Immersion skills put to work during my internship

My SGE experience was valuable and relevant to my internship at Equinix, a leading firm in internet connection and data centers. During the interview process, I was able to highlight my experience working on the strategy project in the immersion, which was the experience my hiring manager was looking for. I was also able to speak about relevant sustainability issues in the data center business, which is increasingly looking to save water and energy in their operations.

My first project during my internship was to research the 5G industry. Using the frameworks from the SGE Immersion and Johnson core classes, I was able to jump right in without hesitation and tackle the problem with a detailed value chain analysis, from cloud service providers to mobile operators. All the report-writing and deck-building experience from the immersion was fresh in my memory and enabled me to design effective and persuasive materials. Moreover, I was able to navigate a complex industry environment and identify the key potential partners for Equinix.

A screenshot of Trevor Sung and colleagues in individual boxes playing online Jeopardy via Zoom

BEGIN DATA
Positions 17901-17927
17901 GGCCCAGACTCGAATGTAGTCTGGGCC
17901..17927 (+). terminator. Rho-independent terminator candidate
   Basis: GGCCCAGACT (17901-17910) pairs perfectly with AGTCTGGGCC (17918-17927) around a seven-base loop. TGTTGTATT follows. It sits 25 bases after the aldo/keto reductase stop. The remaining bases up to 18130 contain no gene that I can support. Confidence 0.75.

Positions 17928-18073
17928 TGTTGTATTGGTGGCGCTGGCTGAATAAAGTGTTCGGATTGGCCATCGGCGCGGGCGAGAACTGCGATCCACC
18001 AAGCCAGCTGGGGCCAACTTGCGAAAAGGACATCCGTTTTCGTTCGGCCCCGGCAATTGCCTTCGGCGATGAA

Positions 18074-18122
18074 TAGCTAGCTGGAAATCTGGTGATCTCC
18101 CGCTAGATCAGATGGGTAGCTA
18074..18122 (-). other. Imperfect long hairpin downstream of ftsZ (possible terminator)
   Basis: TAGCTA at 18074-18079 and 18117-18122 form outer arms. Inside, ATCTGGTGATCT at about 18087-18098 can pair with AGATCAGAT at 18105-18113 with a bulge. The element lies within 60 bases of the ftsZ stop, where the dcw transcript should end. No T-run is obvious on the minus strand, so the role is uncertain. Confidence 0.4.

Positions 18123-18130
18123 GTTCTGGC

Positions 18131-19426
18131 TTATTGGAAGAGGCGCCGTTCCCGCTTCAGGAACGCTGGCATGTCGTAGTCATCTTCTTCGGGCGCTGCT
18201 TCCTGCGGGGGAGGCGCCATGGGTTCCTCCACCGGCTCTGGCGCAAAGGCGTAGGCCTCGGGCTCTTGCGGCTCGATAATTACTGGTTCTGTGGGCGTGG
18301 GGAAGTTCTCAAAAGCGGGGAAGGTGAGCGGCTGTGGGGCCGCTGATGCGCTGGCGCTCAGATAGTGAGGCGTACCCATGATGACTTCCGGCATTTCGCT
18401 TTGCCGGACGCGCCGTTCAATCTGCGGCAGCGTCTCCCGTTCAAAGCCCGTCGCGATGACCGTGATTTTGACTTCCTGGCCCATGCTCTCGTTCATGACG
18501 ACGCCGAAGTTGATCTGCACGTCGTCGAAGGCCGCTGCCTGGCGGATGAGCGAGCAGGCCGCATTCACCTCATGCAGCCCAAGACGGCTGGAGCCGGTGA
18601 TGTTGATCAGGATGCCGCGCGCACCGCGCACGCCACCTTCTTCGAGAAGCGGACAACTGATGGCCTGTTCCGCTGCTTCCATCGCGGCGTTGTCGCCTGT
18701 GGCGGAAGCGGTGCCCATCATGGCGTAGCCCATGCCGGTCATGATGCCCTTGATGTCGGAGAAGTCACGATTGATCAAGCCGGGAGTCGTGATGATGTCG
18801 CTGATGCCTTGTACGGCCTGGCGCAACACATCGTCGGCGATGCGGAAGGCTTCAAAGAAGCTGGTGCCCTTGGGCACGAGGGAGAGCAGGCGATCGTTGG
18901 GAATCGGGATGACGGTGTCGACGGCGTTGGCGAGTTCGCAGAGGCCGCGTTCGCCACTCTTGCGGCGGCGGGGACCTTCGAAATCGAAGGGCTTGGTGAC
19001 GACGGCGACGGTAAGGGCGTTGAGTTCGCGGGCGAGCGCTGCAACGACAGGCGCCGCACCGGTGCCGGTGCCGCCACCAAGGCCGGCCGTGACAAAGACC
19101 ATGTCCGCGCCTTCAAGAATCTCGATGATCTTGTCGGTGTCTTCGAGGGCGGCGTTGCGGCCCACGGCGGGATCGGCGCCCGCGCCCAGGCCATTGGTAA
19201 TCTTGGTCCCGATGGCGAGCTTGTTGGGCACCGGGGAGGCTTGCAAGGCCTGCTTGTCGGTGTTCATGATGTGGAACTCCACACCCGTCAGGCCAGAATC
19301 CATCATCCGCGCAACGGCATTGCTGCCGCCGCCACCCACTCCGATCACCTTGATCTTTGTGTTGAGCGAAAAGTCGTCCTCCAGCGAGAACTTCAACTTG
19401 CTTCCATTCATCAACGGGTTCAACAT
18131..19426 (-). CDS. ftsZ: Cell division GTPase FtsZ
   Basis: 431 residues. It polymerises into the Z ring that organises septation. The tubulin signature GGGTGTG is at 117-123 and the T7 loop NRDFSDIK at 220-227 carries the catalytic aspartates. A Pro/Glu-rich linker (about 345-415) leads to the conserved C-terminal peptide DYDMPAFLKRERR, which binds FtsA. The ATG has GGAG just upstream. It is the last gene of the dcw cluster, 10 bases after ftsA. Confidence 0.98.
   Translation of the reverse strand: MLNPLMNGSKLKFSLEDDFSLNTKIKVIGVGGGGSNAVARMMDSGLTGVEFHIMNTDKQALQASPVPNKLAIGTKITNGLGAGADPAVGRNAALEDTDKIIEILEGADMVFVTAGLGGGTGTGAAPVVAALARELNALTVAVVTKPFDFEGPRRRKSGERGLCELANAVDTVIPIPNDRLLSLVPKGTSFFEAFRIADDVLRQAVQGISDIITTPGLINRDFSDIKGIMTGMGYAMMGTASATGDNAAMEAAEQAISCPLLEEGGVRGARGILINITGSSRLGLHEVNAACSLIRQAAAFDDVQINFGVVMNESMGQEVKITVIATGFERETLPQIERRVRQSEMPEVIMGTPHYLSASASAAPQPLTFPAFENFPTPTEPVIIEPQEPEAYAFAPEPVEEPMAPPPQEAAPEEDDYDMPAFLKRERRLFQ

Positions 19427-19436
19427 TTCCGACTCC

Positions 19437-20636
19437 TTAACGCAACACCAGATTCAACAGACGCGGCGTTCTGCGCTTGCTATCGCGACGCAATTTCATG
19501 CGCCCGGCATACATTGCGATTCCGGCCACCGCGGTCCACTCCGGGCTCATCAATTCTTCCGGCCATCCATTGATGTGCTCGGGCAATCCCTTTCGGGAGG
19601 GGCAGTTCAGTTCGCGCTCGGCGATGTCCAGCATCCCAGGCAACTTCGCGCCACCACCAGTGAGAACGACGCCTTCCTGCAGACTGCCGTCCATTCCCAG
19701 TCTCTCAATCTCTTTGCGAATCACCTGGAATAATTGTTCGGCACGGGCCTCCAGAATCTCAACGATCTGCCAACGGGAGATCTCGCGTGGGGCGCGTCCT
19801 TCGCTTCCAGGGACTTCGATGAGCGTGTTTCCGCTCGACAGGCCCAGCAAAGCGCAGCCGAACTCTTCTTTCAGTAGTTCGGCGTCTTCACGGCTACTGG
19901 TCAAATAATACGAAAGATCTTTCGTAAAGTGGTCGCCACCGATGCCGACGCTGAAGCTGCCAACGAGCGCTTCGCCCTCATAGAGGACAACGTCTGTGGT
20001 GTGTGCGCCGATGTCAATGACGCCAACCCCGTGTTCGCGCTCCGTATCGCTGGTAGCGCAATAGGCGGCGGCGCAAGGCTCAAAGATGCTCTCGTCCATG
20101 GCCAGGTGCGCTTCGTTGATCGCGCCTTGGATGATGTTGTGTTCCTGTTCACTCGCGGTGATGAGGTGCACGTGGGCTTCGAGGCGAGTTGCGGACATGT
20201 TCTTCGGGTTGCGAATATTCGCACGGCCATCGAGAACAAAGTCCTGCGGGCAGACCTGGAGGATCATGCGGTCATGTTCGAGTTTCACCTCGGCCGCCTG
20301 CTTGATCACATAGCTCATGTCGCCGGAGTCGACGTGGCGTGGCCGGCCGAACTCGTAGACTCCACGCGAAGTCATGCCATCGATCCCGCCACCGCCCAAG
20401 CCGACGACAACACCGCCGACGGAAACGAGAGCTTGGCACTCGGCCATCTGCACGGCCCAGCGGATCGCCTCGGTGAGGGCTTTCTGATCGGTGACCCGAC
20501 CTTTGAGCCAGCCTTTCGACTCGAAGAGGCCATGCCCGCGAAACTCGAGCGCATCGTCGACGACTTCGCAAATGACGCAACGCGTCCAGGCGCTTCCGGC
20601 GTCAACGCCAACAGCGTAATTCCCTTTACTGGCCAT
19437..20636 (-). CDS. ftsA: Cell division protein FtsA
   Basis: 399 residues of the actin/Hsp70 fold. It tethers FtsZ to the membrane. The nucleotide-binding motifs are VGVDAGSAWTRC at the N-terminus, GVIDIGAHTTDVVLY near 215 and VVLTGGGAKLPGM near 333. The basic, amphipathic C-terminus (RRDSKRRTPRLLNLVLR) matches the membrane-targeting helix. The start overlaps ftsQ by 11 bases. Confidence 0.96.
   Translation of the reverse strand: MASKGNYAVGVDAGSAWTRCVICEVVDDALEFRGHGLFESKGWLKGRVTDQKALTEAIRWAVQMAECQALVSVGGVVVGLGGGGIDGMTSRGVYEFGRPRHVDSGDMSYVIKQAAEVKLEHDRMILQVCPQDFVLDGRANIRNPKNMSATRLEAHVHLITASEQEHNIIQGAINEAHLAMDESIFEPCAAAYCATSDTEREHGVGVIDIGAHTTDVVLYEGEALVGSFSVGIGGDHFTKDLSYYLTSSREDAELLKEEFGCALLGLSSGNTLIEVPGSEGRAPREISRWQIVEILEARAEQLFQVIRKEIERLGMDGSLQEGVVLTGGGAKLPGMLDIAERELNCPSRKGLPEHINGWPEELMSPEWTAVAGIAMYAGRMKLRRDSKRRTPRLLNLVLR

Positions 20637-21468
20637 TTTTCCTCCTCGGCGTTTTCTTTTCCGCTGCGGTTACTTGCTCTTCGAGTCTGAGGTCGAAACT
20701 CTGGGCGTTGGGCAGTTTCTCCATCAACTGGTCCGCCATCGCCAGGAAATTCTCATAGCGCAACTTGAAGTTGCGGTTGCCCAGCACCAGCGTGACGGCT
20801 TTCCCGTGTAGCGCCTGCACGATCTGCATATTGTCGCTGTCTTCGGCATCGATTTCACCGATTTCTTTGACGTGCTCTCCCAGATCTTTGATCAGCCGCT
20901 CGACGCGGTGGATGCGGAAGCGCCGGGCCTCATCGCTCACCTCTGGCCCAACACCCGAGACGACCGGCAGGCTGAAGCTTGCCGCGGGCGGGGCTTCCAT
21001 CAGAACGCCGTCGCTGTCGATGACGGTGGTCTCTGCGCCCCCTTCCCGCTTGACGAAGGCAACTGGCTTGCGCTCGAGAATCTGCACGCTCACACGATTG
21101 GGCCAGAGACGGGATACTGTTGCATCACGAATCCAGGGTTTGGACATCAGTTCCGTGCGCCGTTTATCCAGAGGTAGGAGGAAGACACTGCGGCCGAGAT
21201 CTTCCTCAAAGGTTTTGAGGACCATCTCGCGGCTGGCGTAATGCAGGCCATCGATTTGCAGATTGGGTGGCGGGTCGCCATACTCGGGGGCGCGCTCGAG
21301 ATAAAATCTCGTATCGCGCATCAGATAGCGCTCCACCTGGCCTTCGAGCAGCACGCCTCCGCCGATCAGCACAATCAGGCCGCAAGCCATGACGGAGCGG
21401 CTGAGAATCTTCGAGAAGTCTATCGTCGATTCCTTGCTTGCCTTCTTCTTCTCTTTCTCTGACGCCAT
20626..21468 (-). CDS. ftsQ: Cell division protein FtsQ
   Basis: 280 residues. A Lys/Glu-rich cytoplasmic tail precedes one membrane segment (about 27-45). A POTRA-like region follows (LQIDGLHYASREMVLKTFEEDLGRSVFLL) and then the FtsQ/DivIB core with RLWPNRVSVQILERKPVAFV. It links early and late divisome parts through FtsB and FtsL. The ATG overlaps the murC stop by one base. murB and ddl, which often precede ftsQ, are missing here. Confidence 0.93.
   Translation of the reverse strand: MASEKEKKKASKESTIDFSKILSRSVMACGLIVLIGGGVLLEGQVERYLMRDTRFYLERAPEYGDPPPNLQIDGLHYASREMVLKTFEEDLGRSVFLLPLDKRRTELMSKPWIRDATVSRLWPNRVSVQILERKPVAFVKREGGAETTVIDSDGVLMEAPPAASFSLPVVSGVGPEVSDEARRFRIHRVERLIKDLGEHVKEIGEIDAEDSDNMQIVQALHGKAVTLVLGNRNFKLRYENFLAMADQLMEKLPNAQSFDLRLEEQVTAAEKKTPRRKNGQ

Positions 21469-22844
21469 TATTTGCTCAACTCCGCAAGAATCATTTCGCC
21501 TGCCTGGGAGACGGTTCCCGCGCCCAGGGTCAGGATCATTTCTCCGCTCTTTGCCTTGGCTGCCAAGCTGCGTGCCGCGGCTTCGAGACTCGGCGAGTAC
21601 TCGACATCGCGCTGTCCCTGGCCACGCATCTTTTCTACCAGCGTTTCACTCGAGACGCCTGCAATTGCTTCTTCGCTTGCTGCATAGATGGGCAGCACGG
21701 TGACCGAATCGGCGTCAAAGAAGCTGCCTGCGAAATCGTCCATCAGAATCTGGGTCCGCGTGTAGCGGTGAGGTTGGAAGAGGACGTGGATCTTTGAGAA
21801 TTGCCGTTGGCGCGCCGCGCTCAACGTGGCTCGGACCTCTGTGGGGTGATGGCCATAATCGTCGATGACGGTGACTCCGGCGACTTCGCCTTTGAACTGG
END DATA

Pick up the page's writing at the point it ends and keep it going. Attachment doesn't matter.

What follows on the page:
Trevor Sung playing online Jeopardy with colleagues from his internship

Networking

What I learned in the SGE immersion also enabled me to speak intelligently when networking with professionals from different backgrounds. At Equinix, I bonded with a sustainability professional over a topic we learned in the immersion as we chatted about the topic in the context of data centers. In addition, I was able to strike up a meaningful conversation with a public relations director about how the company views the impact of environmental regulations on the industry—something I was not able to do before business school.

In conclusion, the training from the SGE immersion broadened my horizon of knowledge in different industries. It has sharpened my consulting and problem-solving skills, which have proven to be very relevant in the workplace. Through my experiences, I also came to realize the value of the network you develop, both at Cornell and in the industry where you work. I am confident that I will take the learnings and growth from my time with Johnson SGE Immersion into the next phase of my career.

Learn more about CSGE

headshot of Trevor Sung, Two-Year MBA ’21

Trevor Sung, Two-Year MBA ’21

Trevor Sung is a second-year MBA student at Johnson. Originally from Taiwan, Sung has an engineering background and worked in Texas as an environmental consultant prior to his MBA. He has seven years of experience in technical services, developing environmental data systems and managing commercial software implementation projects. He interned last summer in a sales strategy role at Equinix, a global internet connection firm. Outside of work, Sung enjoys playing basketball, watching comedies, and spending time with his family.